A function defined as $g:A\to B$ is called continuous for $a\in A$ every 'a' in domain if $\underset{x\to a}{\mathop{\lim }}\,\text{ }g\left( x \right)=g\left( a \right)$ and g (a) is defined.
Or for more elaborative definition we have
$\underset{x\to {{a}^{-}}}{\mathop{\lim }}\,\text{ }g\left( x \right)=g\left( a \right)=\underset{x\to {{a}^{+}}}{\mathop{\lim }}\,\text{ }g\left( x \right)$
So, for given f (x) in our question we will check for both values ${{\dfrac{\pi }{4}}^{+}}\text{ and }{{\dfrac{\pi }{4}}^{-}}$ than
$\underset{x\to {{\dfrac{\pi }{4}}^{+}}}{\mathop{\lim }}\,\text{ f}\left( x \right)=f\left( \dfrac{\pi }{4} \right)=\underset{x\to {{\dfrac{\pi }{4}}^{-}}}{\mathop{\lim }}\,\text{ f}\left( x \right)$
Now, here as we are given
$f\left( x \right)=\left\{ \begin{matrix} \dfrac{\sqrt{2}\cos x-1}{\cot \text{ }x-1}, & x\ne \dfrac{\pi }{4} \\ k, & x\ne \dfrac{\pi }{4} \\ \end{matrix} \right.$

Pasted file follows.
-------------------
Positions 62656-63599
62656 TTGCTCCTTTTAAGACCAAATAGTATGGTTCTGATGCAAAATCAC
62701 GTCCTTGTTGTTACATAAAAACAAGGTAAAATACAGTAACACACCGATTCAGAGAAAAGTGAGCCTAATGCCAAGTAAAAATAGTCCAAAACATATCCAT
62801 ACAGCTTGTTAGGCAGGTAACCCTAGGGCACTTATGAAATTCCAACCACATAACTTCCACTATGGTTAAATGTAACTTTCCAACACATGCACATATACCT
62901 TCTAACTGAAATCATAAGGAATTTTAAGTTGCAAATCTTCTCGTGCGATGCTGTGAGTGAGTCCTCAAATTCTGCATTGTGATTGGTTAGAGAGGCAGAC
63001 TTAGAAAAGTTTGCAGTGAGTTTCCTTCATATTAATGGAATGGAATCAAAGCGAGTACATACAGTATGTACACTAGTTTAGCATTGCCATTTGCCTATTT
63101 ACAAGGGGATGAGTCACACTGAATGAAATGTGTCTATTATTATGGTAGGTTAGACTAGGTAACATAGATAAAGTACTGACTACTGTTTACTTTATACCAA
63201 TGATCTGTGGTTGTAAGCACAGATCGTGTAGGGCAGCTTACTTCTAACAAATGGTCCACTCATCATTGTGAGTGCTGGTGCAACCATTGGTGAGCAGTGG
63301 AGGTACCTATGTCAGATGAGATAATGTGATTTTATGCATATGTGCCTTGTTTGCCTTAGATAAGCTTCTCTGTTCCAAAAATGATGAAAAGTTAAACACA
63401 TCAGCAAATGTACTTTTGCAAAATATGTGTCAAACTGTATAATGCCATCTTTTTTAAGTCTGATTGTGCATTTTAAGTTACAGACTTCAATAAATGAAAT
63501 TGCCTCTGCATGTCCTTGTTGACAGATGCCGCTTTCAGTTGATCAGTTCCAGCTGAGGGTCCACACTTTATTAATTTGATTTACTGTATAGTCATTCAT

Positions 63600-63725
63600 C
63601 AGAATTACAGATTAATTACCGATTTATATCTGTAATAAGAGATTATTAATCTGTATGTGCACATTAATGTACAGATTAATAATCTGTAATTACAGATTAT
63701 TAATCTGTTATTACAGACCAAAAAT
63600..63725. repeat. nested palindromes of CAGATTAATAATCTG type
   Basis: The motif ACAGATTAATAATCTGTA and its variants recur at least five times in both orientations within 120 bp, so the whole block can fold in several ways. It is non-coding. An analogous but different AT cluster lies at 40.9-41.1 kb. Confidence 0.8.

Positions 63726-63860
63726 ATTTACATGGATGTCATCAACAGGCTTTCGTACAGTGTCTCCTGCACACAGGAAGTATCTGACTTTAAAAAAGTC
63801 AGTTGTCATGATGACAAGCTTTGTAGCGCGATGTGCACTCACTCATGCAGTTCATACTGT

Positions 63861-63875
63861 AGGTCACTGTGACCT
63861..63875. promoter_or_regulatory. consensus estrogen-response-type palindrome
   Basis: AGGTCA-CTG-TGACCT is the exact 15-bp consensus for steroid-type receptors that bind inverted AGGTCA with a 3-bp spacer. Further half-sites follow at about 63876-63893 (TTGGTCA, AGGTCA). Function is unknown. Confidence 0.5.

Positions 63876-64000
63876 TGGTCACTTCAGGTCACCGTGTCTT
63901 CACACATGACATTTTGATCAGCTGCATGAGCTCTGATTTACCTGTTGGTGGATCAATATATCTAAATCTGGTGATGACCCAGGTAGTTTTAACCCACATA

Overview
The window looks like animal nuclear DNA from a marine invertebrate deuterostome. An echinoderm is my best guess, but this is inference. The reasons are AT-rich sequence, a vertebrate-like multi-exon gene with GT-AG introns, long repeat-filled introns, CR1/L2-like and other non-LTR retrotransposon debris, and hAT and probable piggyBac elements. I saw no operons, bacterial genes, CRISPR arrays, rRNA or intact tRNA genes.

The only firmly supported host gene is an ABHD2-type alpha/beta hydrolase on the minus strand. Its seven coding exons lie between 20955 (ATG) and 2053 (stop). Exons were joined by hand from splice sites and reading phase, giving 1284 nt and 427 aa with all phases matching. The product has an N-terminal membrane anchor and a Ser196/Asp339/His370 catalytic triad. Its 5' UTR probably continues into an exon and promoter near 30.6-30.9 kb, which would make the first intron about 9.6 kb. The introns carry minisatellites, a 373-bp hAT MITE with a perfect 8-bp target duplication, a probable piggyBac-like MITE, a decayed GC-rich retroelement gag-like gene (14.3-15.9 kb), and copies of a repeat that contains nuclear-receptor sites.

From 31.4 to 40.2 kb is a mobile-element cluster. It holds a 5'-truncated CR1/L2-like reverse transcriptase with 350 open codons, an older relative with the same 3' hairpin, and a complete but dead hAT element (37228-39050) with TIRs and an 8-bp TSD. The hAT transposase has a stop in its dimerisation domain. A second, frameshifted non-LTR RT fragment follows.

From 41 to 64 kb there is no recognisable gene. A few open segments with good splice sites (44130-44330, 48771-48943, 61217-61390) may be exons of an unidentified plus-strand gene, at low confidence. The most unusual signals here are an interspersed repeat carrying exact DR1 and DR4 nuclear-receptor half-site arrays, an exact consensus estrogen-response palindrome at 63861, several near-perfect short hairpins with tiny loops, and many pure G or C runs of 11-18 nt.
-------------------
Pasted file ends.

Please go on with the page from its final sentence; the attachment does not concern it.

That is, for both ${{\dfrac{\pi }{4}}^{+}}\text{ and }{{\dfrac{\pi }{4}}^{-}}$ we have $f\left( x \right)=\dfrac{\sqrt{2}\cos x-1}{\cot \text{ }x-1}$ so we can calculate just;
$\underset{x\to \dfrac{\pi }{4}}{\mathop{\lim }}\,\text{ f}\left( x \right)=f\left( \dfrac{\pi }{4} \right)$
Then, if this holds, function is continuous.
Now, as we are given f (x) is continuous
$\underset{x\to \dfrac{\pi }{4}}{\mathop{\lim }}\,\text{ f}\left( x \right)=f\left( \dfrac{\pi }{4} \right)\text{ holds }\text{. }\text{. }\text{. }\text{. }\text{. }\text{. }\text{. }\text{. }\text{. }\text{. }\text{. (i)}$
Now $f\left( \dfrac{\pi }{4} \right)=k$ and consider $\underset{x\to \dfrac{\pi }{4}}{\mathop{\lim }}\,\text{ f}\left( x \right)=\underset{x\to \dfrac{\pi }{4}}{\mathop{\lim }}\,\text{ }\dfrac{\sqrt{2}\cos x-1}{\cot \text{ }x-1}$
We have $\underset{x\to \dfrac{\pi }{4}}{\mathop{\lim }}\,\text{ }\dfrac{\sqrt{2}\cos x-1}{\cot \text{ }x-1}$ let it be I.